Business and community organizations launch plan to make Edmonton more pedestrian-friendly

Business and community organizations have launched the Downtown Pedestrianization Plan which aims to make the City of Edmonton more pedestrian-friendly.

DIALOG brings a new Youth Architecture Camp to Edmonton. Photo by Darren Kirby via Wikimedia Commons.
Photo by Darren Kirby via Wikimedia Commons.

Leaders from various downtown organizations recently gathered at an event on Rice Howard Way to launch a Downtown Pedestrianization Plan which aims to make the City of Edmonton more pedestrian-friendly.

The plan outlines a total of nine actions that aim to create a better level of accessibility and safety for Edmonton residents to “walk and roll,” whether in the form of walking, biking, driving, using mobility aids, or taking other favourite wheeled transportation methods.

The downtown Pedestrianization Plan was co-created by the Urban Development Institute (UDI) – Edmonton Metro and Paths for People, and endorsed by the Edmonton Downtown Business Association, Downtown Edmonton Community League and Downtown Recovery Coalition. It identifies shared interests along with quick wins that can be implemented in collaboration with the City of Edmonton.

This plan comes as a result of the debate around the future of 102 Ave., which has prompted several ideas on what pedestrianization in the downtown should and can look like.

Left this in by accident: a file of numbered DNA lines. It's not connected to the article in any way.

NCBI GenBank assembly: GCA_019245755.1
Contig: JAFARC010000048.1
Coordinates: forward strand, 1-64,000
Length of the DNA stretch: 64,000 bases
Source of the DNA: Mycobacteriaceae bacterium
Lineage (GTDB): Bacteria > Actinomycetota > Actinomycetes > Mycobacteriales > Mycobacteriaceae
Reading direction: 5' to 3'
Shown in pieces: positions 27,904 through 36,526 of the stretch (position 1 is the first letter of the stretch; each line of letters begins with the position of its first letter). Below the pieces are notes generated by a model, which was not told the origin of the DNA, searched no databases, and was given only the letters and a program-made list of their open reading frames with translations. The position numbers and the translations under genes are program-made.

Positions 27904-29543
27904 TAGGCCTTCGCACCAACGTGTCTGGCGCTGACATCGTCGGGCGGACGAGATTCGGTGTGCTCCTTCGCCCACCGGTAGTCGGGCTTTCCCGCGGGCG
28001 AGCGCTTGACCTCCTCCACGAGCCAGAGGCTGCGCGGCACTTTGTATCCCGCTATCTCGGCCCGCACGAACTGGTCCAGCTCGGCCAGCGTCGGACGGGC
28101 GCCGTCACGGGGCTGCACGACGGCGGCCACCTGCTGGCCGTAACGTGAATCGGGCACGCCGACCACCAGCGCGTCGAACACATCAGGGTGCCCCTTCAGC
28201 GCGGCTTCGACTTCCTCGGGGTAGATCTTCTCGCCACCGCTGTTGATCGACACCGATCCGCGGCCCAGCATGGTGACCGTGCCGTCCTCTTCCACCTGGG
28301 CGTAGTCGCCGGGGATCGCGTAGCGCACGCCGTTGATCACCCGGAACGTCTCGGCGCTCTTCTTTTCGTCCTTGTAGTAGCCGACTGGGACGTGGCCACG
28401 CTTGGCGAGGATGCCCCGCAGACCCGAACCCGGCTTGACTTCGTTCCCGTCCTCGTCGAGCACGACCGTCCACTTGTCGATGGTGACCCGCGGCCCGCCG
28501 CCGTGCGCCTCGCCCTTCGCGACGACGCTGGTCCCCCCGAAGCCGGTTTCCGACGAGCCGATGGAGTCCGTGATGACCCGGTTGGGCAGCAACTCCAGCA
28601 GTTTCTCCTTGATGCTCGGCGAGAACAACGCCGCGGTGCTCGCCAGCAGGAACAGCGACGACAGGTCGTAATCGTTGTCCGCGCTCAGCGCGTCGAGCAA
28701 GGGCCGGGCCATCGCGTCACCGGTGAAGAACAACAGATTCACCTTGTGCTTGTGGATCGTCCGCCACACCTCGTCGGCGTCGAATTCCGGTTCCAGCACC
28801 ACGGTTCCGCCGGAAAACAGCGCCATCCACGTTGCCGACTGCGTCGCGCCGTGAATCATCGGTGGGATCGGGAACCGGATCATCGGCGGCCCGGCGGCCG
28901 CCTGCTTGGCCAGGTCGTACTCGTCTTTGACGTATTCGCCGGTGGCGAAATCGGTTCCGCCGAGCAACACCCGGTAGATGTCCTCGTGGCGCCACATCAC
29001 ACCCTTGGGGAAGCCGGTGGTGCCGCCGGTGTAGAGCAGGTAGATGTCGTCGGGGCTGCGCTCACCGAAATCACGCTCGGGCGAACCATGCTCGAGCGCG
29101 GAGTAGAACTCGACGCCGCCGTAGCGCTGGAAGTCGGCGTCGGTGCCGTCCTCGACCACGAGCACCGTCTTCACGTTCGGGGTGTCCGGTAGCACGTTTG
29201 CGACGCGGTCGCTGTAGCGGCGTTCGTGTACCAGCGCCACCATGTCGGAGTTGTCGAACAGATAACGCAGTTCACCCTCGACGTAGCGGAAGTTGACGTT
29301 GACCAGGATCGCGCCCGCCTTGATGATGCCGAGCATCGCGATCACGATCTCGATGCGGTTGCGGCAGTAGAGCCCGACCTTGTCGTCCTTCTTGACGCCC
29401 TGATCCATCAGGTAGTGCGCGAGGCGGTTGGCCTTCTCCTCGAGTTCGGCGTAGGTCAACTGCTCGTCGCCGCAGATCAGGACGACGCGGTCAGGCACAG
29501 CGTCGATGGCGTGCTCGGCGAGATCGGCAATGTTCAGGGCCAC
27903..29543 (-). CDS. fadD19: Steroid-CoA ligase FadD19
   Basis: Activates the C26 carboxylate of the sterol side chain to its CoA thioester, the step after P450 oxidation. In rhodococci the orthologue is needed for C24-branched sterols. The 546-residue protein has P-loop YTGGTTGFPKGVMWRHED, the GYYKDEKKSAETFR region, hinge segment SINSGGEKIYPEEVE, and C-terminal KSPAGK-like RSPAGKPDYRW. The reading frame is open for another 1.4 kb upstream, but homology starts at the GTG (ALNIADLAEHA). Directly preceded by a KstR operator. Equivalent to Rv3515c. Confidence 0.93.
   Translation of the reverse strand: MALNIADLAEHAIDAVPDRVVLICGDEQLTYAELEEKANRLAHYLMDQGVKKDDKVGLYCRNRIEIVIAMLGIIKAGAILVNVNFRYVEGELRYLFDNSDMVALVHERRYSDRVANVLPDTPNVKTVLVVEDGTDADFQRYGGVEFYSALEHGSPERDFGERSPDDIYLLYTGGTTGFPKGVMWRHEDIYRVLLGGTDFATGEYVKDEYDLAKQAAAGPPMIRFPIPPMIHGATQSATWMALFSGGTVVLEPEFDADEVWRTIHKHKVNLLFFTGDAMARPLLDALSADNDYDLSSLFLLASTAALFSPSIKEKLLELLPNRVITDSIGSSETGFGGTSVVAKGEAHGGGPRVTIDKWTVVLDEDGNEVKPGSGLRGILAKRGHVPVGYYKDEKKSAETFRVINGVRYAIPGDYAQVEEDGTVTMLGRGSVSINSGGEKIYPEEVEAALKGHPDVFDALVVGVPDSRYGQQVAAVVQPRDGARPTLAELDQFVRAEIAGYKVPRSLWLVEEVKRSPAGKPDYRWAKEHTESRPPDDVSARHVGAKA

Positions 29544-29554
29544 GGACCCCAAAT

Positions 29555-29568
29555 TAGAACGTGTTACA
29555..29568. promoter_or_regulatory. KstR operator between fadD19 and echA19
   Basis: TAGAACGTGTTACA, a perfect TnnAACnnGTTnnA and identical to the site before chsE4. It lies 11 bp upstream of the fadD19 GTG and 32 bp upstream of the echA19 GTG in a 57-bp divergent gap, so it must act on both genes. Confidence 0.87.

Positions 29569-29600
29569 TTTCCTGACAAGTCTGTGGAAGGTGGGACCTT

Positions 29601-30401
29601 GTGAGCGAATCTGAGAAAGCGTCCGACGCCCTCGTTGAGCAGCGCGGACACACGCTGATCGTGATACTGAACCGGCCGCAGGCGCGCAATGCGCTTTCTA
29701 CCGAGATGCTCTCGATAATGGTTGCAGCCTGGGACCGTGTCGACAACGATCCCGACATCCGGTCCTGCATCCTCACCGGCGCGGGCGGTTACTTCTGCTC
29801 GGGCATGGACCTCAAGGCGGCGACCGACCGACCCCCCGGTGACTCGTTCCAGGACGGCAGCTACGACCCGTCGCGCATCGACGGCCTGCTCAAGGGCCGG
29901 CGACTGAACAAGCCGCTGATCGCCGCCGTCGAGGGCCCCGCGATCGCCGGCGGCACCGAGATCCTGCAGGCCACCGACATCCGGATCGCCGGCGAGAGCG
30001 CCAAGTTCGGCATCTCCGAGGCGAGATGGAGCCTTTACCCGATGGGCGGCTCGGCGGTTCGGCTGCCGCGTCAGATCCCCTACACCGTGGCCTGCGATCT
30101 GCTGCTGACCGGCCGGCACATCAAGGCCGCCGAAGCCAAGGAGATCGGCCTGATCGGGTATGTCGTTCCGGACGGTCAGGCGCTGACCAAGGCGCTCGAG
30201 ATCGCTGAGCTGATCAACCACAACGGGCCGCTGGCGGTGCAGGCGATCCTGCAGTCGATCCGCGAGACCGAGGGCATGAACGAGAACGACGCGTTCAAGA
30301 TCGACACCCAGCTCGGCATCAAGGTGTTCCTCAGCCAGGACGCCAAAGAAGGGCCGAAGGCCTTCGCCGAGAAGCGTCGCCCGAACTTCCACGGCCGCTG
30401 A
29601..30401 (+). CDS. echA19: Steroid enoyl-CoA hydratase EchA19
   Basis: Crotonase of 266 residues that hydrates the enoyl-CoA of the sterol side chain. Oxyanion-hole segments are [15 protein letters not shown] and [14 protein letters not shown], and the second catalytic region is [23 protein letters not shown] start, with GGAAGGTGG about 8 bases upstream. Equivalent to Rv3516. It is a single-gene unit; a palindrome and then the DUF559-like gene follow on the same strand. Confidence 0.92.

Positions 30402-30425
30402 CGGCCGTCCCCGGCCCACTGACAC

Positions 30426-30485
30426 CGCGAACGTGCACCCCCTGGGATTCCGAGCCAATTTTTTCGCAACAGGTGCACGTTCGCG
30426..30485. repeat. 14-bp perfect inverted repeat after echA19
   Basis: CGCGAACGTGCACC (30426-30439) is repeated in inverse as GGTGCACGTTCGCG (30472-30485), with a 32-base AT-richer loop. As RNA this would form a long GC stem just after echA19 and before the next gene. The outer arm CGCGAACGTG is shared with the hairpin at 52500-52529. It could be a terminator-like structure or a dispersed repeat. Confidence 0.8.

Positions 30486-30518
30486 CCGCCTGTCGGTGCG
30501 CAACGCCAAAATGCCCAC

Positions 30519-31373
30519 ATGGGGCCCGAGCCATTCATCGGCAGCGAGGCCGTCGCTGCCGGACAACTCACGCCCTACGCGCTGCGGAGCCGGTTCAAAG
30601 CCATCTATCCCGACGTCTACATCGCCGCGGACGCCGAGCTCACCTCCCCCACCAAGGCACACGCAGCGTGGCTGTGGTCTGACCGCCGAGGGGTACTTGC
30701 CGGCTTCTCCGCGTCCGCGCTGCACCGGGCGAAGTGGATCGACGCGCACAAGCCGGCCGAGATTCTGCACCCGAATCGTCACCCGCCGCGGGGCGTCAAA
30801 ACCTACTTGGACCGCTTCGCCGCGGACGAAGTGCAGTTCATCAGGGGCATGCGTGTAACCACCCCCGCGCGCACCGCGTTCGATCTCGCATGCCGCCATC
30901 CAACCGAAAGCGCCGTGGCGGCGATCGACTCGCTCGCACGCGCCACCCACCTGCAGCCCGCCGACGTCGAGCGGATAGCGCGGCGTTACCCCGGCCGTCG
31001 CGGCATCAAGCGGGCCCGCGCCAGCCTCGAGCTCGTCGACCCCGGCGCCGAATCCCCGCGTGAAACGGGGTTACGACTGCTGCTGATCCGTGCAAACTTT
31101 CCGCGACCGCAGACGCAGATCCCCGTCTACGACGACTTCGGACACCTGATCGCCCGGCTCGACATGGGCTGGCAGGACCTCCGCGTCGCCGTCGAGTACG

Despite different organizations having contrasting opinions on whether the 102 Ave. proposal would be successful, all stakeholders agreed that Edmonton residents deserve a downtown that is a “fun and friendly place to walk and roll around.”

In February 2023, Council decided not to move forward with a pilot to close the street to cars; a debate that inspired UDI – Edmonton Metro and Paths for People to work together to identify solutions to create a more enjoyable pedestrian experience downtown.

Edmonton’s Urban Planning Committee will discuss a report from City Administration on opportunities for temporary street closures downtown later this year.

“What we learned from the 102 Avenue debate is that if we focus on only a small stretch of the downtown, we lose sight of the bigger picture,” said Jason Syvixay, director of metropolitan strategy and advocacy, UDI – Edmonton Metro. “Our plan presents a more holistic vision of what pedestrianization can look like, with actions that have been created by a range of organizations. Together, we have thoughtfully considered and compromised on priorities and how to move forward.”

Downtown organizations urge the City to consider the Downtown Pedestrianization Plan actions with include implementing shared and open streets downtown by targeting immediate improvements to places like Rice Howard Way and 104 Street, expanding sidewalks for increased accessibility and encouraging developers to integrate public and private space to increase connectivity.

Other actions include enforcing and supporting heightened standards for construction detours, elevating streetscape expectations, enhancing LRT entrances with wider stairwells, clearer sightlines, and more amenities, upgrading cycling infrastructure and more.

“Prioritizing the mobility of residents and visitors first is critical to the success of our downtown. Actions in the plan that point to urban features like expanding our tree canopy and streetscape will ensure people stay and linger longer in the core,” said Cheryl Probert, president, downtown Edmonton community league.

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